Microsoft is set to spend up to $500 million on a new data center in Mecklenburg County, Va., as part of a push to bolster its capabilities to deliver cloud computing services.
The data center was announced by Virginia Governor Bob McDonnell, who said the state beat out competition from North Carolina and Texas to win the facility.
“Microsoft is a household name and securing this global project is a significant economic win for Virginia,” McDonnell said in a statement. “The company’s search process was long and competitive, and a great team of players came together to show Microsoft that Mecklenburg County was the right fit for this state-of-the-art data center.”
The facility is being billed as the largest economic investment ever in southern Virginia. The northern sector of the state, with its proximity to Washington, D.C., has been able to win its fair share of new data center projects, but the southern portion of the state has not been as successful. When completed the data center is expected to provide about 50 permanent jobs.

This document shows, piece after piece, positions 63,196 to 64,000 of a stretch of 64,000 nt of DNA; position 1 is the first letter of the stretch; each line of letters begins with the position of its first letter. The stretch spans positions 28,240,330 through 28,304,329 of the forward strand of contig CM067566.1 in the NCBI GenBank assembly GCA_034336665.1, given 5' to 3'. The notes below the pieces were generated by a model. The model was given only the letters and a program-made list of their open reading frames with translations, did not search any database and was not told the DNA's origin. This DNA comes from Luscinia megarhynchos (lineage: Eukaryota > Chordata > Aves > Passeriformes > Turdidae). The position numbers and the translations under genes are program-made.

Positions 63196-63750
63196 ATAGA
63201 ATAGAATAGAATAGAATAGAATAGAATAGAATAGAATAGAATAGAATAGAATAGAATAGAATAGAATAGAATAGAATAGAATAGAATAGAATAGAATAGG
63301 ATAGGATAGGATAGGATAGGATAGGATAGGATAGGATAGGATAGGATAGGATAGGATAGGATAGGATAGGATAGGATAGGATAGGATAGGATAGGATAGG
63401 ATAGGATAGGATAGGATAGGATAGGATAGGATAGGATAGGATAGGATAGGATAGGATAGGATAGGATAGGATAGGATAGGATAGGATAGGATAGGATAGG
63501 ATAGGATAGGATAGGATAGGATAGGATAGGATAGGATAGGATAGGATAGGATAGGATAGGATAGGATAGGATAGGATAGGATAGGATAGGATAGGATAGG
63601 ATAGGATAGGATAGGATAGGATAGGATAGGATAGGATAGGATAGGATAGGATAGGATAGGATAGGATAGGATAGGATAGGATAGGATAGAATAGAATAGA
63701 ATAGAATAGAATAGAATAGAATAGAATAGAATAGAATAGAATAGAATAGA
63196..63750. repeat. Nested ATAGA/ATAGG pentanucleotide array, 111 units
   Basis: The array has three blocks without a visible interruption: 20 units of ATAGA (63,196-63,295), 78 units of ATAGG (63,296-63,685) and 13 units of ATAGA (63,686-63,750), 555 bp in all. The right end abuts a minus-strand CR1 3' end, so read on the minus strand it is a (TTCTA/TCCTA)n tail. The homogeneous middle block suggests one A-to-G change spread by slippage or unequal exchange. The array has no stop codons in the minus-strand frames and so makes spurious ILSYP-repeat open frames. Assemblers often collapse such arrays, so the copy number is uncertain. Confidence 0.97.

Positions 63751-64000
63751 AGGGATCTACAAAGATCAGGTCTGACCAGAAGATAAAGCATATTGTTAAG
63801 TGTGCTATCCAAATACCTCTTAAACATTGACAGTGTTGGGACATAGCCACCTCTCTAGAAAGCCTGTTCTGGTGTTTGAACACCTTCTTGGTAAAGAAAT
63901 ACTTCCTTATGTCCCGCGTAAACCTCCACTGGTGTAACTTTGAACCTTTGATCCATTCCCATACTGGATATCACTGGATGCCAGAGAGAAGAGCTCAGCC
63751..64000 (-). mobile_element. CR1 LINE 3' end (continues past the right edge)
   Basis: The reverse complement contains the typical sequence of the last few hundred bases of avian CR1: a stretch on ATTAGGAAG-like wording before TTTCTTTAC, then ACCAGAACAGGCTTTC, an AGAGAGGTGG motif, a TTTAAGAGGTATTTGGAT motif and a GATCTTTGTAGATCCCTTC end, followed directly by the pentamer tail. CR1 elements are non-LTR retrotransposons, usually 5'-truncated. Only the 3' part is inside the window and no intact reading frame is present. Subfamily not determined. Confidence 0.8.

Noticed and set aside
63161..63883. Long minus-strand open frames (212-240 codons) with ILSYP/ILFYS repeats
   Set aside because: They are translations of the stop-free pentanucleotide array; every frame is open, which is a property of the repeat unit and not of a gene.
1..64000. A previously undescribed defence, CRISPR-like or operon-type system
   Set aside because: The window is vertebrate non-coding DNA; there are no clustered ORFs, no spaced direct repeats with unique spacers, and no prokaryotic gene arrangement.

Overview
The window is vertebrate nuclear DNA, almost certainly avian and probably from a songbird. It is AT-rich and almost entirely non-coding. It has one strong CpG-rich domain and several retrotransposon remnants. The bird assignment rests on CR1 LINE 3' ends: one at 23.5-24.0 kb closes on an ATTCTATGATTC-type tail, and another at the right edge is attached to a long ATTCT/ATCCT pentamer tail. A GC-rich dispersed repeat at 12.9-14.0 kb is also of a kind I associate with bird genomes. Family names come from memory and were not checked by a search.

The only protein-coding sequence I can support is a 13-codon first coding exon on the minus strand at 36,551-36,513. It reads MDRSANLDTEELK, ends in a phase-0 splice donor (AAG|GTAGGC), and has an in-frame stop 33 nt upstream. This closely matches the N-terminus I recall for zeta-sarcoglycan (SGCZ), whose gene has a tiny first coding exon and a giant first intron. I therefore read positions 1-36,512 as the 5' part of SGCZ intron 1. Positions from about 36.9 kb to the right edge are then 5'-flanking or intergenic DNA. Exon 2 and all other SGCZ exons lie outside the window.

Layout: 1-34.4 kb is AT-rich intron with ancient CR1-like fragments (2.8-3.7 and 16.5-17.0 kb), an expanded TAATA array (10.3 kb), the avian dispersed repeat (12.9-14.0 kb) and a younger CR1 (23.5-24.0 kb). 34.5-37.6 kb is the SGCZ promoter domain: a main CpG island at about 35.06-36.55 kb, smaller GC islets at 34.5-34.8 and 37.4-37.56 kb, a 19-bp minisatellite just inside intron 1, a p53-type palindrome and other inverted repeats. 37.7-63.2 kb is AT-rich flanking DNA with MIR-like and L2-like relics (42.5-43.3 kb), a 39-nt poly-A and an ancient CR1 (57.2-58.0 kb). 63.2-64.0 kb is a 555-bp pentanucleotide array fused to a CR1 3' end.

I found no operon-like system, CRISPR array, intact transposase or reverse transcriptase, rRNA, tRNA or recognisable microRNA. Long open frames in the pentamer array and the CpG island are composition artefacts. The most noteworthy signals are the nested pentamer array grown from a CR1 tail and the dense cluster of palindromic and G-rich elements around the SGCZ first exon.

Over the past year Microsoft has opened two massive data centers in Dublin, Ireland, and Chicago to support its cloud efforts. The Chicago facility opened last fall and featured a new container strategy where containers are pre-outfitted with anywhere from 1,800 to 2,500 servers and delivered directly to the facility.
In a blog post this March, Kevin Timmons, Microsoft’s general manager of data center services, said future data centers built by the software giant could very well see every part of the facility pre-manufactured and shipped to the site ready to be assembled.
“The data center industry is at an inflection point,” he said in the blog. “We need the ability to build out ‘at right scale’ based on capacity needs at unprecedented price points. Oh, by the way – it’s also imperative that we find ways to avoid the significant up-front costs and long lead times required to build traditional data centers.”
Incentives played a role in the battle with North Carolina and Texas for the facility, with the Virginia government kicking in a grant for $2.1 million. The county also received a $4.8 million grant for assistance with the project from a Virginia Tobacco Indemnification and Community Revitalization program.
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